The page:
CFM Details Open-Fan Plan For Next-gen Engine

open-fan engine aircraft concept
A 12-ft.-dia. rotor will minimize the installation challenge on various configurations, CFM says.
Credit: CFM Concept

In its accelerating quest for sustainability, aviation needs a step change in fuel efficiency. Despite the risks, CFM believes its newly unveiled plan to develop an open-fan next-generation engine for the 2030s can help bridge that gap.

The bold move targets development of a single-stage, gear-driven fan paired with active stators in a puller, or tractor, configuration—a design never previously tested at full scale. Incorporating a rotor more than 12 ft. in diameter, the initiative also throws down the gauntlet to Airbus and Boeing, challenging them to consider more ambitious new single-aisle designs for the next decade.

  • Open Fan aimed at 20,000-35,000-lb.-thrust sector
  • Flight tests targeted by 2025

While competitors Pratt & Whitney and Rolls-Royce have adopted higher-bypass gear-driven turbofans for their future engines, why would the CFM partners—GE Aviation and Safran Engines—gamble on the technically ambitious open fan? Although the concept increases bypass ratio by eliminating the fan duct and offers double-digit efficiency gains due to a lower fan-pressure ratio, it has so far failed to progress beyond the experimental stage.

The answer, says CFM, is timing and technology. Since open rotors were first conceived in the 1970s, the fate of the concept has been wedded to the price of oil. When the cost of jet fuel dropped in the late 1980s, so did interest in open rotors. The aerospace industry’s recent strategic pivot toward sustainability has effectively severed this link. The future of efficient propulsion is now increasingly driven by the imperative for net-zero carbon emissions and is no longer a hostage to energy costs alone.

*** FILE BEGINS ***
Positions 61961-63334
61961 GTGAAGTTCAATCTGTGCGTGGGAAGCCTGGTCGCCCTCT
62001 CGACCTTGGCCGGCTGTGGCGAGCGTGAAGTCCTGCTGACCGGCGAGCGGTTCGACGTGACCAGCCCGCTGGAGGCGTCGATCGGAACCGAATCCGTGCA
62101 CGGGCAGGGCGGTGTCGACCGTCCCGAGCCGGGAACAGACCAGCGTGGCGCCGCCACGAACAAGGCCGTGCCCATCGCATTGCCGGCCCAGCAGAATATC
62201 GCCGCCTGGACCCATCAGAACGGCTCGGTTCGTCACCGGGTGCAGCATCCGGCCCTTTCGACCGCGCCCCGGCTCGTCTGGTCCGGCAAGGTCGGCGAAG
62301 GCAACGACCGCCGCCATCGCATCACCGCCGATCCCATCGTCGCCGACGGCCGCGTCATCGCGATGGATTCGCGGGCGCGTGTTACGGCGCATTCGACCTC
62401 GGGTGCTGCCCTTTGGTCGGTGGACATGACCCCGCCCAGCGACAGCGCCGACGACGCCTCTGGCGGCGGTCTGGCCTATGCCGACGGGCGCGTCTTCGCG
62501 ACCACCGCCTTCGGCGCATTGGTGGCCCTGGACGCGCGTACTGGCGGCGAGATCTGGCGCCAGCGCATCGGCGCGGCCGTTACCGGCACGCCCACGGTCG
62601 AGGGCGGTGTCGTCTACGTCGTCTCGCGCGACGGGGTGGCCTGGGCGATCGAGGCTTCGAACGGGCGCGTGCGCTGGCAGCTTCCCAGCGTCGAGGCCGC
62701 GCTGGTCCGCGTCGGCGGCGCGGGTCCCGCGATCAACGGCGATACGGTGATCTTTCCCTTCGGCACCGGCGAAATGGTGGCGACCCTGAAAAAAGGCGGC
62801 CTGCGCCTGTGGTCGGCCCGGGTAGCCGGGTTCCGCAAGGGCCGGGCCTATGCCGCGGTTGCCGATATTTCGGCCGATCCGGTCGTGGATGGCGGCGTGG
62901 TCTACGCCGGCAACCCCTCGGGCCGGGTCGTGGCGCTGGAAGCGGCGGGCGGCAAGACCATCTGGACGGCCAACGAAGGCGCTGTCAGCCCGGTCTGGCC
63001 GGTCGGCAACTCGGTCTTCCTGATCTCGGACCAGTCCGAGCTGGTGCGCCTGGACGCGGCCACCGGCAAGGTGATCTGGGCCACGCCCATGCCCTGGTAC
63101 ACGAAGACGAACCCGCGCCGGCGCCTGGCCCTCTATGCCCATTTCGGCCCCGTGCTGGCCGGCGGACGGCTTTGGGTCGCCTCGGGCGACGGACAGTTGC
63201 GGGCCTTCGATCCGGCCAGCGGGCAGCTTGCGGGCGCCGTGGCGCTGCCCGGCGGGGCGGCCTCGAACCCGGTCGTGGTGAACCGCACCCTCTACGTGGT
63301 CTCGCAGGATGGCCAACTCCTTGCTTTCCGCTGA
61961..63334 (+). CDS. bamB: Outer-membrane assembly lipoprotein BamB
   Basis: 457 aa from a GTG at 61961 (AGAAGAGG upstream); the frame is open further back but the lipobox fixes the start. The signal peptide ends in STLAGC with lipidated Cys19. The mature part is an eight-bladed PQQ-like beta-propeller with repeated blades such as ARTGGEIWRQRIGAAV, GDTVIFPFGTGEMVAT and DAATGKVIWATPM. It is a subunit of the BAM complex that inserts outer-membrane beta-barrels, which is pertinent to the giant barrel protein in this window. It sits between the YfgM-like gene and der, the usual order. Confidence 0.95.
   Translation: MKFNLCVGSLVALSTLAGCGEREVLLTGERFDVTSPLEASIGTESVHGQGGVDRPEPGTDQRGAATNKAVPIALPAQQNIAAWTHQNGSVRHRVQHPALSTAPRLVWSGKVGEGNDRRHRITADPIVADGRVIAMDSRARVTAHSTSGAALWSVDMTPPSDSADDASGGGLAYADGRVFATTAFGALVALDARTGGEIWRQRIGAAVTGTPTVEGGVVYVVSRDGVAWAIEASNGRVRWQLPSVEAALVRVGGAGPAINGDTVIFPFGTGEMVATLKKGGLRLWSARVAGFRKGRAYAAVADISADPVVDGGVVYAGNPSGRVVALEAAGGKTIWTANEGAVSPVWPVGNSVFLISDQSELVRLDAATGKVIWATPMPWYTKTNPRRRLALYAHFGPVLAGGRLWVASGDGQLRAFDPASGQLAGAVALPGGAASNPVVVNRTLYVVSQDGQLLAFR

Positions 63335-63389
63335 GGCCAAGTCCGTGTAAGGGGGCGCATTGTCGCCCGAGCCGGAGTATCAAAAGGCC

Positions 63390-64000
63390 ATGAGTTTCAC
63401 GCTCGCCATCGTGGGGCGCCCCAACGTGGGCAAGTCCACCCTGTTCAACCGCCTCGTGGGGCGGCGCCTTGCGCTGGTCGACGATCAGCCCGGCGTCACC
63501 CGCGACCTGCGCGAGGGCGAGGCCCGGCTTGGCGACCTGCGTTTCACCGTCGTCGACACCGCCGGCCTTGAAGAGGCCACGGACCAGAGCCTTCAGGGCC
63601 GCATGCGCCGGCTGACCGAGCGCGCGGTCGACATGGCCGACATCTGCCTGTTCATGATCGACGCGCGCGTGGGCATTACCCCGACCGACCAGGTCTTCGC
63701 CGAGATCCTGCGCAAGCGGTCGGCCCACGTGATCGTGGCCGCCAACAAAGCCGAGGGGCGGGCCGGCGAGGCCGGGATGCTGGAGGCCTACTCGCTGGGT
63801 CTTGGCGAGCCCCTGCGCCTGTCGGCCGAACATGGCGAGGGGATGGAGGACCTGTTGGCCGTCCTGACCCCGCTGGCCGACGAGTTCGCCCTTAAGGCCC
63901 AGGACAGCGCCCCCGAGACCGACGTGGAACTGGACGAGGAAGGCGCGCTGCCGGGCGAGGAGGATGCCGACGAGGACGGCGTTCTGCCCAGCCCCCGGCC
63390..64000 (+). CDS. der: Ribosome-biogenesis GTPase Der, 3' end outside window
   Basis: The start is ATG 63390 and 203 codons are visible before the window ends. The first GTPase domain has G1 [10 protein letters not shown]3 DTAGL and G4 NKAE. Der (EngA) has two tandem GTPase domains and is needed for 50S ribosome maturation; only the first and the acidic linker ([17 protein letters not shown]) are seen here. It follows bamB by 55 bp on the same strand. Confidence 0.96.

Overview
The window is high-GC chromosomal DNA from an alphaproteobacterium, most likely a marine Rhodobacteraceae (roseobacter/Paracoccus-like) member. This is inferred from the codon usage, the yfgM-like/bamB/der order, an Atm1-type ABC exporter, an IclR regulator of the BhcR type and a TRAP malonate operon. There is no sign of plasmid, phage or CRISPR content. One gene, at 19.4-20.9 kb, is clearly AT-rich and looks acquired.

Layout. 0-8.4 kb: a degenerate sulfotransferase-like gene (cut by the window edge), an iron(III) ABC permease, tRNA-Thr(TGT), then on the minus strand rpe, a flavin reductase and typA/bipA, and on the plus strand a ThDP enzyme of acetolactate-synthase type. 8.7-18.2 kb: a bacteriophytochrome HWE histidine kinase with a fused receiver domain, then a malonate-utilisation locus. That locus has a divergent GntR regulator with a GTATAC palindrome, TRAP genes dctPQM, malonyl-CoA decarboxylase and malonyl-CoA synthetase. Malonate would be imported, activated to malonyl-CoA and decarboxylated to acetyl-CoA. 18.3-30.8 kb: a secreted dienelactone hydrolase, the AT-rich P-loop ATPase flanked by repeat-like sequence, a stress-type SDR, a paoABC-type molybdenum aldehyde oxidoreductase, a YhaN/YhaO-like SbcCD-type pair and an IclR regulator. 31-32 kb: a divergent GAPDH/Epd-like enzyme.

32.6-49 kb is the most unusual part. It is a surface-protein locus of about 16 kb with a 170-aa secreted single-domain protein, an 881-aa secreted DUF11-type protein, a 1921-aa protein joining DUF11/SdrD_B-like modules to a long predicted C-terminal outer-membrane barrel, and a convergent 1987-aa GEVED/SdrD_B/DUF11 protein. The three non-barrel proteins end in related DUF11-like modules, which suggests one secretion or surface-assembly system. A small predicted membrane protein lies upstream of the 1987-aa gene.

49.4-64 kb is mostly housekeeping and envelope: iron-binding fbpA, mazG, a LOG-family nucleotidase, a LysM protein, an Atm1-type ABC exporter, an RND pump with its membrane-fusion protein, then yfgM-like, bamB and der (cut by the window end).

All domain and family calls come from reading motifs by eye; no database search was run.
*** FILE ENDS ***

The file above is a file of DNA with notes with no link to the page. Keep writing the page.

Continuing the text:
Technologically, the engine venture believes the concept is ready for prime time because, after more than a decade of research and development on both sides of the Atlantic, it says the key challenges of noise and airframe integration can be overcome. Aero-acoustic advancements—ranging from improved computer-based blade designs to optimized interstage spacing—have brought open rotors within reach of future noise limits, and more progress is still possible, says CFM.

But significant challenges remain. In order to accelerate the plan while reducing risk, the new engine will be developed as part of a suite of disruptive technologies under CFM’s newly unveiled Revolutionary Innovation for Sustainable Engines (RISE) program. Targeting a 20% reduction in fuel consumption and CO2 emissions compared with current engines, RISE is aimed at a successor to the current Leap 1 turbofan in the 20,000- 35,000-lb.-thrust class.

CFM believes the move to an open rotor will keep next-generation powerplants on track to meet internationally agreed-upon targets of halving CO2 emissions by 2050. While much of industry’s research focus is on electric and hybrid-electric systems for smaller aircraft, the power needs of larger aircraft will require continued improvements to gas-turbine-based engines—of which the open fan is one.

CFM Open Rotor engine design concept
The open fan puller engine has a single rotating stage and a second nonrotating set of variable-pitch stators. Credit: CFM Concept